- 11:00 PM, Oct 17
Trace Adkins was born on January 13, 1962. He learned to play guitar from his father and joined gospel music group while in high school. He later studied in Louisiana Tech University, joined football team and worked at an oil rig after finishing his study. His life seemed not to have connection with music, but he continued playing guitar in his spare time. When he lost his pinky finger on his left hand in an accident while using a knife to open a bucket, he asked doctors to reattach the finger at an angle so that he could continue to play guitar.
Working behind the desk apparently was not his goal as he immediately jumped to sign a deal with Capitol Records once he got the offer. He made his debut in the country music world in 1996 with a platinum-selling album "Dreamin' Out Loud". The record produced Top 5 singles in Country Songs chart including "Every Light in the House". He has since become an undeniable musical force, earning his place among the most identifiable artists of his generation.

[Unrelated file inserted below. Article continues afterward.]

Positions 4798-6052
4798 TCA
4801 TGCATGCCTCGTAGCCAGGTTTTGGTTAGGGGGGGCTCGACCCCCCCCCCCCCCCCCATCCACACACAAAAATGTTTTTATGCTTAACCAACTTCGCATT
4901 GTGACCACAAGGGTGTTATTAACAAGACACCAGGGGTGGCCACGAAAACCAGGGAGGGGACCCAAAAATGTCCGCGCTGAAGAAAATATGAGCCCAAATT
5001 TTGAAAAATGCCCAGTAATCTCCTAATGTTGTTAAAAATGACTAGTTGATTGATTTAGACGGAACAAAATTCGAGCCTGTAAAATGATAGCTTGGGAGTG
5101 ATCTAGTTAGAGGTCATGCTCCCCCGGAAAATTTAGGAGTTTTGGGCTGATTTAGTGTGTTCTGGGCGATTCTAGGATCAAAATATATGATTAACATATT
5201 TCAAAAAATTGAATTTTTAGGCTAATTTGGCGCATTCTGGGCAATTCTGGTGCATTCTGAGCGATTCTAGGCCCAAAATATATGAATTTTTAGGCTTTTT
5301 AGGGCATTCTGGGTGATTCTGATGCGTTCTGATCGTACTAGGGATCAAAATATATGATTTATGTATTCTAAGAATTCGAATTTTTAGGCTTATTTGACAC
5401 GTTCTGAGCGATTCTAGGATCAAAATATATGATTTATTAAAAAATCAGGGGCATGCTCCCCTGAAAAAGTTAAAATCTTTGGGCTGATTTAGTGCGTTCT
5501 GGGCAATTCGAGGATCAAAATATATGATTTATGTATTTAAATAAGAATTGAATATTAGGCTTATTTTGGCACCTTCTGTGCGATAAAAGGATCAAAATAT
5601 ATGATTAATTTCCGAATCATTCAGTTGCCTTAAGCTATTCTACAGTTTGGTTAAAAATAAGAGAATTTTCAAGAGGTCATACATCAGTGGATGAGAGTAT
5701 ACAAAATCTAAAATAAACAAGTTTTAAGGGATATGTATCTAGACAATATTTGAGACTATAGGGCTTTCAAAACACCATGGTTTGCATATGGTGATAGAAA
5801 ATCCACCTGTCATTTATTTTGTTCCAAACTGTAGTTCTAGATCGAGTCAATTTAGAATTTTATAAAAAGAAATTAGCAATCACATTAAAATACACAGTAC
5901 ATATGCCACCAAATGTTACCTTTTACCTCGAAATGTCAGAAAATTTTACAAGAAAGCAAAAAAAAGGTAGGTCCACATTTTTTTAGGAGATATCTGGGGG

A year later, Adkins dropped his sophomore set "Big Time" and was certified platinum. His career seemed to continue rising until 1999. He changed his management team, causing his third effort "More" to be delayed. When it was finally released in November the same year, he had to face the fact that it wasn't as successful as his two previous sets. It became his first album not to receive Gold certification.
After suffering lukewarm acceptance from his fans with "More", Adkins rushed "Chrome" in 2001, a year when he was entangled in legal problem for driving under influence, drugs addiction and tour cancellation due to injury. Despite his woes, he scored his first Top 5 country music album with the fourth set.
After seven years with four albums and some hit singles, he rolled out a greatest hits compilation "Comin' on Strong" in December 2003 while working on a new album. He needed around five years to finish a completely new album but it was all worth it. "Songs About Me" was released in March 2005 and probably became his most successful album by scoring double Platinum.
"Arlington", the first single from the album, sparked controversy over its content (a first-person account of a fictional soldier who was about to be buried in Arlington National Cemetery). The second